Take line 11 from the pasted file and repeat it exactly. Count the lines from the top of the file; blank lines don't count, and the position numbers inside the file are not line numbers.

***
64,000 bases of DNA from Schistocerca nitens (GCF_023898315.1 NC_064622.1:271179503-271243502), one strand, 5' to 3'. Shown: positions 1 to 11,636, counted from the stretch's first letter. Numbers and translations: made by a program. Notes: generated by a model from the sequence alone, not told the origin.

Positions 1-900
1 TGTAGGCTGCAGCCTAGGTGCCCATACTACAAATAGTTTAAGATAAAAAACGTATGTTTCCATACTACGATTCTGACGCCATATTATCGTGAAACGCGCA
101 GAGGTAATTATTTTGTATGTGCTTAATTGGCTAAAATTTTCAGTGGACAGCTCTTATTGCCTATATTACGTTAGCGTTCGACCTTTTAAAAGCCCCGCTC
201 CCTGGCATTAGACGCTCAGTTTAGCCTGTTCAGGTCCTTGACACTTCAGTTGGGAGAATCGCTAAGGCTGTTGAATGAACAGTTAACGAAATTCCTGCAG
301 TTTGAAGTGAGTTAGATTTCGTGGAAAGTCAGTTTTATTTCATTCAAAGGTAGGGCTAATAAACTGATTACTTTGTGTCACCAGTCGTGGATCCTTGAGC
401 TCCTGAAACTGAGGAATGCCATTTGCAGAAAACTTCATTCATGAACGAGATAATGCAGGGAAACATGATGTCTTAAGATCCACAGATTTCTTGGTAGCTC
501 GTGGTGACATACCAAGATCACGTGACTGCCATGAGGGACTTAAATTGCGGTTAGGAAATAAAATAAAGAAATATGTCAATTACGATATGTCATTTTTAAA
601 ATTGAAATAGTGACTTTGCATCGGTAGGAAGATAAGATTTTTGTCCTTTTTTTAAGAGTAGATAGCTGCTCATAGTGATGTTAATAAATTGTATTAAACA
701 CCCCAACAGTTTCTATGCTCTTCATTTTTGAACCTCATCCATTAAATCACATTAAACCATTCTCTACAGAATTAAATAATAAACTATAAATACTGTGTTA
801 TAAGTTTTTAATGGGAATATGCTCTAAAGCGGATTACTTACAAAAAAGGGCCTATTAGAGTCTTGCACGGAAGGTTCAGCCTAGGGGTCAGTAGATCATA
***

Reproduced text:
801 TAAGTTTTTAATGGGAATATGCTCTAAAGCGGATTACTTACAAAAAAGGGCCTATTAGAGTCTTGCACGGAAGGTTCAGCCTAGGGGTCAGTAGATCATA